China has reportedly begun constructing multiple refugee camps capable of holding large numbers of asylum seekers fleeing potential disaster on the Korean Peninsula, according to a document leaked on Chinese microblogging site Weibo.
The document — which has since been pulled from Weibo but only after it was widely shared on social media and reported on — is attributed to the Changbai branch of the China Mobile Group, the country’s largest state-owned telecommunications company.
“As the situation on the North Korean border intensifies, the Changbai County Government is preparing to build five refugee camps,” the document memo reads. Changbai County sits on the border with North Korea.
“As required of Changbai County Government, the local China Mobile branch will be responsible for ensuring the full functionality of mobile signals and communication networks in the region.”
The China Mobile document adds that local branch manager Shenhai Fu is leading the team, and inspected the site earlier this month on December 2 under the instruction of the Changbai County Government.
“Shenhai Fu has led the team to visit the settlement, and performed communications tests,” it said, adding that at the time, signals were still not up to par and weak in certain areas.
The language of the document, as well as it’s subtitle of “North Korean refugee settlement plans” implied the telecommunications services and tests were one part of a larger ongoing project.
The report comes on the heels of a year of multiple nuclear tests and ballistic missile launches by North Korea, which in turn have been stoked by threats from US President Donald Trump that, “All options were on the table”.
North Korea’s latest ballistic missile was its most far-reaching yet, with global experts warning the rogue regime was well on track to be able to hit, “everywhere in the world” with a nuclear strike.
‘A perfectly sensible decision’: China-Korea expert
A phone number provided on the leaked report has gone unanswered, and a spokesperson from the China Mobile group referred the issue to the Foreign Minister, who was unavailable for comment.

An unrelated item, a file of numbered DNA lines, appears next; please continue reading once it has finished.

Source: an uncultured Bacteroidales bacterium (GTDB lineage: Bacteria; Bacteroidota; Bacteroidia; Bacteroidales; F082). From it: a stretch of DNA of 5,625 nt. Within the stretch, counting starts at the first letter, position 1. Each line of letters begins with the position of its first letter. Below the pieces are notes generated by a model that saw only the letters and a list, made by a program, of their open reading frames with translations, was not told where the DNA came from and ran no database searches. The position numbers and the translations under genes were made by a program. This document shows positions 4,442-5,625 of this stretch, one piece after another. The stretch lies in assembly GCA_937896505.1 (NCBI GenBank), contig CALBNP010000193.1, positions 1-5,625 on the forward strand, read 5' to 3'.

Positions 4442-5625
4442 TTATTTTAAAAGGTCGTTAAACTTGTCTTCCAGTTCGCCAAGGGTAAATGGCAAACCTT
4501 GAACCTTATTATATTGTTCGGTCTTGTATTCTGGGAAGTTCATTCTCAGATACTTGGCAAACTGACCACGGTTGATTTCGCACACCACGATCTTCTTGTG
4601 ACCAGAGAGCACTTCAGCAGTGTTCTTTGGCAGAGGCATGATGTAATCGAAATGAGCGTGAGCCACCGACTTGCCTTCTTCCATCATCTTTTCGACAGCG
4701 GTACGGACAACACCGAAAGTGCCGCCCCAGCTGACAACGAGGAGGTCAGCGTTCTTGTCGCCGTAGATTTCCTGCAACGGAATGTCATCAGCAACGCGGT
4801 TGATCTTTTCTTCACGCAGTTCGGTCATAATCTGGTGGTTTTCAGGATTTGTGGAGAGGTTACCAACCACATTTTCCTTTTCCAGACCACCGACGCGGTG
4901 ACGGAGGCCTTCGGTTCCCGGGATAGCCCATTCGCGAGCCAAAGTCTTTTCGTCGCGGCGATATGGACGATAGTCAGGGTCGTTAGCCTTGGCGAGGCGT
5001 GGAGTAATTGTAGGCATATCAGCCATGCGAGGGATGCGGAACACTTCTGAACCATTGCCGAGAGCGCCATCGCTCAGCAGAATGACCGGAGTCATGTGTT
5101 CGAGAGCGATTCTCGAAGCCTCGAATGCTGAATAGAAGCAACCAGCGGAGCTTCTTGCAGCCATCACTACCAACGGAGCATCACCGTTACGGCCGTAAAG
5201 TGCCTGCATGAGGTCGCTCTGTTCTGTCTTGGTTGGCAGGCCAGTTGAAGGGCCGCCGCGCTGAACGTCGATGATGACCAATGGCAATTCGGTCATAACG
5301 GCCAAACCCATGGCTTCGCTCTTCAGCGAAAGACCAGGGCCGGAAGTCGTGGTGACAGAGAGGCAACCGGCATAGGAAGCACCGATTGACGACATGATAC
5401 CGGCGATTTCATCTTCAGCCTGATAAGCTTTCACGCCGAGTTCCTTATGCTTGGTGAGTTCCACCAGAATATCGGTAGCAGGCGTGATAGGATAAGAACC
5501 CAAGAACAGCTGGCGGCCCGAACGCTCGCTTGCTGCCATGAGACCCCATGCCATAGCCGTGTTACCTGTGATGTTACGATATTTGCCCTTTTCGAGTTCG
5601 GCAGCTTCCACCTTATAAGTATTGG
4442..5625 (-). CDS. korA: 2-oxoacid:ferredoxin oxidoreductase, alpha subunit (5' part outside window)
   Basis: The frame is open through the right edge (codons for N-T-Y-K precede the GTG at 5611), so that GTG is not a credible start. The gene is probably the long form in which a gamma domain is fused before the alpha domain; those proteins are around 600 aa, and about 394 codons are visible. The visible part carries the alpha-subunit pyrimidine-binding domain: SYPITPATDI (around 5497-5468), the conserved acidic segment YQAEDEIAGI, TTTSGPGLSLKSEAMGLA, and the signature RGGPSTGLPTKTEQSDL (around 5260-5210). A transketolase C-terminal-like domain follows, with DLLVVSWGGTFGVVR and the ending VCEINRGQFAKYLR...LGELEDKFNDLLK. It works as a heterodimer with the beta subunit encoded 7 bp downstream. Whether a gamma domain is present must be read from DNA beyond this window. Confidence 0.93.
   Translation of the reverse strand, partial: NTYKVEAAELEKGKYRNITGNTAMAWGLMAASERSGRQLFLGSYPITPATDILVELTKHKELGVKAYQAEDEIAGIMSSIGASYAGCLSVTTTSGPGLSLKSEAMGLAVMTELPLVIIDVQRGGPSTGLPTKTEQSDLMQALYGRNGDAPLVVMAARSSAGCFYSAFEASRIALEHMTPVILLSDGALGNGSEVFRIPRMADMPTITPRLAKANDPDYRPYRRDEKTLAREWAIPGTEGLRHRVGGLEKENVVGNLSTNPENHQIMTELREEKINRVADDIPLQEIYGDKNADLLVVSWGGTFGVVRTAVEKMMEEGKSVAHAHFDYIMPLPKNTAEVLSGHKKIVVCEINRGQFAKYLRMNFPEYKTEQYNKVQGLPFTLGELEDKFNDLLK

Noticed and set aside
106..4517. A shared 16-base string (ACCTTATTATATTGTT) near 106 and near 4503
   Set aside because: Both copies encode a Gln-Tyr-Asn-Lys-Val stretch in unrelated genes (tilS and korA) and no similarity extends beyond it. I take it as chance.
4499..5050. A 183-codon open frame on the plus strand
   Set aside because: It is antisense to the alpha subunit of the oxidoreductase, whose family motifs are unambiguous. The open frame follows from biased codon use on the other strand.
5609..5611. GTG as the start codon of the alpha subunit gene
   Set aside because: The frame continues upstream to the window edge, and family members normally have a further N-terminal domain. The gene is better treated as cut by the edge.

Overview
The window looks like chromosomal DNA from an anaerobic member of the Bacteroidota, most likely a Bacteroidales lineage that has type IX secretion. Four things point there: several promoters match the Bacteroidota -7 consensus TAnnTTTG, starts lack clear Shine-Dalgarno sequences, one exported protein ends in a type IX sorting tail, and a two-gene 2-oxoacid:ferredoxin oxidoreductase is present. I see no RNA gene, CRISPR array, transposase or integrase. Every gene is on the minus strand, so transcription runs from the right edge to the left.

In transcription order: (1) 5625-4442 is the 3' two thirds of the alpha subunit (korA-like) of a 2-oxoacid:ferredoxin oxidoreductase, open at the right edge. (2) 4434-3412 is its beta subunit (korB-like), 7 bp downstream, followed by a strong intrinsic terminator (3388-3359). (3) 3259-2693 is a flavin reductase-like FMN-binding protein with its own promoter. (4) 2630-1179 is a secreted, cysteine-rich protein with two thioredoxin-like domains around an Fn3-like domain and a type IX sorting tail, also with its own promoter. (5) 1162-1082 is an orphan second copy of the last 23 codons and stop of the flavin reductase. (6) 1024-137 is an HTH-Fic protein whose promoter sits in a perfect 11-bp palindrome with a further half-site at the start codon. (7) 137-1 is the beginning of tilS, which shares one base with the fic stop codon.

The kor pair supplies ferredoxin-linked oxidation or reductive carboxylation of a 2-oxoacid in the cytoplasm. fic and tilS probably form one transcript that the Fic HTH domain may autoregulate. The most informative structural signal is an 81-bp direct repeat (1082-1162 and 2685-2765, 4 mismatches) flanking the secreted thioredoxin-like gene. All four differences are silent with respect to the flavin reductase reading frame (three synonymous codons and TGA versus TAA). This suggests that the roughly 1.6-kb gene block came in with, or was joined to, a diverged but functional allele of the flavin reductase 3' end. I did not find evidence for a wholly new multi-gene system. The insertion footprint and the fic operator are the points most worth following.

However, last night, Foreign Ministry spokesman Lu Kang was asked about separate reports US Secretary of State Rex Tillerson had discussed Beijing’s preparations for a mass exodus of North Koreans into the country given a disaster on the peninsula.
Mr Lu told reporters he had “no idea” about anything said by Mr Tillerson, but he did not deny Beijing was preparing for such a situation, instead maintaining denuclearisation was Beijing’s goal.
It has not been possible to independently verify the validity of the original three-page document, however, analysts say the format it was written in, the language used, the level of detail and the citing of the Changbai company manager by name Shenhai Fu — who has professional China Mobile social media accounts — as well as the fact the original document had since been completely culled, led many to conclude the report was genuine.
Three reasons to worry about North Korea
With the current climate of military threats emanating from the Trump administration, should we be worried? The answer is complicated.
“I think it’s a perfectly sensible decision and to be expected that China will be putting contingency plans in place for a potential influx of large numbers of refugees from the Korean Peninsula given the current situation,” China-Korea expert Dr Leonid Petrov from ANU told the ABC.
“I know that Russia — who also shares a small border with North Korea — has been building refugee camps some 15 years ago as part of its own contingency plans, in case of an exodus triggered by famine or war or the like.
“So I think it’s only a sensible decision, and from the Chinese perspective, it would be wise to plan ahead and prepare the capacity to accept and absorb large groups of people, given that the neighbouring provinces are heavily populated by ethnic Koreans.
“But pre-empting that situation is of course the ideal, which is why Beijing officially maintains its position of denuclearisation on the peninsula.”
Dr Petrov said he had not seen the report himself and could not confirm whether or not construction was underway, but he said its logistics and language made “perfect sense” given the geography of the region.
“Having a refugee camp in that [mountainous and remote Changbai] area would make perfect sense, because that’s exactly where asylum seekers would rush into given a nuclear disaster,” he said. “So developing and constructing camps there would help Beijing contain such a situation most effectively.”